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I just started a re-reading of the Conformal Field Theory yellow book by Di Francesco et al. In chapter two, after defining imaginary time $\tau$ as $t=-i\tau$, the authors state that the metric tensor, being in real time, e.g., $g_R=\mbox{diag}(1,-1,-1,-1)$, becomes in imaginary time $g_I=\mbox{diag}(1,1,1,1)$.

How can this statement be proven? I know it is a maybe stupid question, but I can't figure it out. For instance, if I consider the covariant four-vector $x^\mu_R=(t,x_0,x_1,x_2)$, the contravariant vector becomes, by application of $g_R$, $x_{R,\mu}=(t,-x_0,-x_1,-x_2)$. Performing Wick rotation, they become $x^\mu_I=(-i\tau,x_0,x_1,x_2)$ and $x_{I,\mu}=(-i\tau,-x_0,-x_1,-x_2)$, that are not transformed into each other by $g_I$! Where does my argument breaks?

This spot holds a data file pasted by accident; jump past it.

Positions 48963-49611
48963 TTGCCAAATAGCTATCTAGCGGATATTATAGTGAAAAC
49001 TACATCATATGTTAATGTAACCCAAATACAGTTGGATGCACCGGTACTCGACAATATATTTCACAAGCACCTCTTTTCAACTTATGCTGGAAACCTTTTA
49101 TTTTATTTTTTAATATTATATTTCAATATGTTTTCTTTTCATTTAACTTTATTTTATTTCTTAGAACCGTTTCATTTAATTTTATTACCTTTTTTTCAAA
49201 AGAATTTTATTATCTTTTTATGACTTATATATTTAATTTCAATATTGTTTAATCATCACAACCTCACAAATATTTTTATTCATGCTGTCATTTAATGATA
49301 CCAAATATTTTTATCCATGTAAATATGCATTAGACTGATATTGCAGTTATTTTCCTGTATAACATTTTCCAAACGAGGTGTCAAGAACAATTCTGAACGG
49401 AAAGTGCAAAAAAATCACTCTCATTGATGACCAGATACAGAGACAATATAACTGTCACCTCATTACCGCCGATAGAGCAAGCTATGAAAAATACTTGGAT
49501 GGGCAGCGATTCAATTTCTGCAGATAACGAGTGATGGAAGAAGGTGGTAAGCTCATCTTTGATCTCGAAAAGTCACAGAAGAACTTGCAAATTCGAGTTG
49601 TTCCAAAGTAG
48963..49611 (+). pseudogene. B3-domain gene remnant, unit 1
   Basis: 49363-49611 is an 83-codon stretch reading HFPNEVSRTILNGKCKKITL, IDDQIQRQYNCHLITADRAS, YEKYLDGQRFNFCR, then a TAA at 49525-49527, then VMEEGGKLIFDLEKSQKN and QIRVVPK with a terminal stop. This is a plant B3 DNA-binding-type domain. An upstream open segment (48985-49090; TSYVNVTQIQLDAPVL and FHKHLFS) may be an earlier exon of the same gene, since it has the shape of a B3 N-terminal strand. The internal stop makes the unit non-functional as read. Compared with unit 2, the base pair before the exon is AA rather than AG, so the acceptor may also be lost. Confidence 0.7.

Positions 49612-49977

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For convenience, the Euclidean metric in this case must be $(----) $. Moreover, $x^{\mu}_I \equiv (\tau ,\vec x) $

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  1. From a pedagogical perspective, it is (for hopefully obvious reasons) easier to explain the Wick rotation using the $(-,+,+,+)$ Minkowski signature convention.

  2. The opposite Minkowski signature convention $(+,-,-,-)$ is in principle also possible, but it's likely to confuse the h... out of everyone because somewhere along the line a not-so-natural-looking convention choice must be made.

  3. Related Phys.SE post: Transferring from vectors and tensors in $(-+++)$ signature to $(+---)$ signature?

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